If you are concerned about yourself or a loved one falling, speak with a doctor. They can help you assess your fall risk and develop a plan to prevent falls.
Steps to Reduce Fall Risk
Here are some tips for preventing falls:
- Make sure your home is safe. Remove clutter, install grab bars, and use non-slip mats in high-traffic areas.
- Wear shoes with good traction.
- Exercise regularly to improve your balance and strength.
- Get enough sleep.
- Eat a healthy diet.
- Manage chronic conditions such as arthritis, diabetes, and heart disease.
- Don't drink alcohol or take sedatives before bed.
- Ask for help when you need it.
Balance and Strength Training
Lora Stutzman, a physical therapist with the Johns Hopkins Rehabilitation Network, says that while it's impossible to completely prevent a fall, exercises focusing on balance and strength training can reduce the risk of falling.
These exercises can help improve balance and build strength to help prevent future falls.
Read here the exercises which can help reduce the risk of falls in older adults.
Dementia and Fall Risk
A study published in the Journal of Geriatric Physical Therapy reports that those with mild cognitive impairment (early stage of dementia) have an increased risk of falling. The study showed that falls were reported in 52.6% and 51.4% of people with mild cognitive impairment, known as MCI, and mild Alzheimer's Disease, respectively.
Attention to an individual's living environment and quality long-term health care at home (or in a facility) will reduce the fall risks. If President Biden and Bruce Springsteen can fall, anyone can, and being proactive with health and planning will reduce these risks, the financial impact of caregiving, and the consequences on loved ones.
Those with Long-Term Care Insurance will have tax-free funds to pay for quality care options. However, simple preemptive steps to reduce fall risk for older adults should be taken immediately, even if they have LTC Insurance. Picking up clutter, like throw-rugs, can be an easy first step.
Considering the cost and impact of future long-term care should be part of a comprehensive retirement plan for younger adults.
Falls Lead to Long-Term Care
Falls, unfortunately, often trigger a chain of health complications, including long-term care. One of the most common complications of a fall is a fracture. Fractures can occur in any bone, but they are most common in the hip, wrist, and spine. Fractures can lead to reduced mobility, making it difficult for older adults to perform activities of daily living, such as bathing, dressing, and eating. Reduced mobility can also lead to social isolation, as older adults may be less able to get out and about.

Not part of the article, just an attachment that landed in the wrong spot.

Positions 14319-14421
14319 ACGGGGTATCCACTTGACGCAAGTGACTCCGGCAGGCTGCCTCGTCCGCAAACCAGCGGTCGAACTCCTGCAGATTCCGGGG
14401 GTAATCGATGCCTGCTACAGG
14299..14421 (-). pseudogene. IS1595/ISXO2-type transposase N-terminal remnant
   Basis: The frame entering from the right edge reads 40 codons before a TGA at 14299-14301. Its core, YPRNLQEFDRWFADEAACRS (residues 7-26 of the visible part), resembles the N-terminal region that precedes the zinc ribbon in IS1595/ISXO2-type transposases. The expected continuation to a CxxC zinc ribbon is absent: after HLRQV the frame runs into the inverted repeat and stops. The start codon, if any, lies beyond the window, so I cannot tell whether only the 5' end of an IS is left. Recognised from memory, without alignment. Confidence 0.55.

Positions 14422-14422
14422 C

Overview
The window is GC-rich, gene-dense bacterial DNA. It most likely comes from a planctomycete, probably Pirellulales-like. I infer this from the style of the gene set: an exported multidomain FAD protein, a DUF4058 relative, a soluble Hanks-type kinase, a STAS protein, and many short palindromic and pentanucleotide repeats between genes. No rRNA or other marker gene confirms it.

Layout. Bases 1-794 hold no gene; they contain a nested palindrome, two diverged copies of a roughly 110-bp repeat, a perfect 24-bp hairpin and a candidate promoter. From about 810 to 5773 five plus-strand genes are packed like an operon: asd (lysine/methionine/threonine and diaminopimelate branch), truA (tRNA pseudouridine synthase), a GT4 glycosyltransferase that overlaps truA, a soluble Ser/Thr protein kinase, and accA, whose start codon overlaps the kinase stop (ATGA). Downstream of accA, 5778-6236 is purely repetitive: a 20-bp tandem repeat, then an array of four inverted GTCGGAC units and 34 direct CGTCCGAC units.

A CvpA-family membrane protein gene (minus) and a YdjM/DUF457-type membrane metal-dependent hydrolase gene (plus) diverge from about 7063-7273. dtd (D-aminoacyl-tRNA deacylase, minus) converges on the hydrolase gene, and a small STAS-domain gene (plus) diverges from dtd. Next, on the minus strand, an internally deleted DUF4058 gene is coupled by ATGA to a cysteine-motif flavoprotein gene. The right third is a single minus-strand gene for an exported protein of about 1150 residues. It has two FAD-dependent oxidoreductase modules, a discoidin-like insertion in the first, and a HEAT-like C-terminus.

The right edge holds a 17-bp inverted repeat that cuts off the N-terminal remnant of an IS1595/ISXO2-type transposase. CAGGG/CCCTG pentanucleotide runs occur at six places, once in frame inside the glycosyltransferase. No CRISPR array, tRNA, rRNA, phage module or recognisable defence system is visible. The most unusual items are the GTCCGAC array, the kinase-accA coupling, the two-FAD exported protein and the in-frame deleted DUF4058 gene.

In addition to reduced mobility, fractures can lead to prolonged bed rest. Prolonged bed rest can contribute to several health problems, such as pressure ulcers, blood clots, and pneumonia. Pressure ulcers are sores that develop on the skin due to prolonged pressure. Blood clots can form in the legs and travel to the lungs, where they can cause a life-threatening condition called pulmonary embolism. Pneumonia is an infection of the lungs that can be serious, especially in older adults.
The fear of subsequent falls can also lead to decreased physical activity. This is known as "fear avoidance." Fear-avoidance can lead to a vicious cycle of decreased mobility, further weakening of the muscles, and an increased risk of additional falls.
Falls can have a significant impact on the quality of life of older adults. They can lead to pain, disability, and dependence on others for care. Falls can also be expensive, requiring hospitalization, surgery, and rehabilitation.
Falls are a serious problem for older adults leading to health complications, decreased quality of life, and long-term care. The cost of long-term care is increasing dramatically. Are you prepared for the cost and burdens of aging?
You can only help make older adults as safe as they can be if they have not planned for long-term care. Avoiding falls will help. However, have you considered the impact of long-term care and the consequences of declining health and aging will have on your family and finances?
Planning is easy, but a plan should be implemented when you still enjoy good health, ideally in your 40s or 50s. For many, Long-Term Care Insurance is part of a comprehensive retirement plan. No, you can't prevent aging or falls; you can make your environment safer and prepared now for the cost and burdens of aging.
About the Author
An LTC News author focusing on long-term care and aging.
Contributor since August 21st, 2017
Aging brings with it a host of challenges, ranging from physical changes to cognitive decline. One of the most significant risks that increase with age is the risk of falls. As we age, our bodies naturally lose muscle strength and bone density, our balance can become compromised, and reflexes might slow. These changes can significantly increase the likelihood of falls, which can have severe consequences for seniors, including fractures, head injuries, and reduced independence.
As we age, various factors such as chronic illness, accidents, mobility issues, dementia, and frailty may necessitate assistance with daily living activities or supervision. These factors heighten the risk of requiring long-term healthcare, which can substantially impact family dynamics and personal finances.
In the context of rapidly increasing long-term care costs across the nation, securing additional funds to pay for quality care is integral to achieving a successful retirement. Long-Term Care Insurance provides a critical safety net, supplying guaranteed, tax-free benefits that enable policyholders to maintain control and independence. This protection not only safeguards assets but also alleviates the potential stress on loved ones, contributing to a more secure and worry-free retirement.
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- The Ultimate Long-Term Care Insurance Guide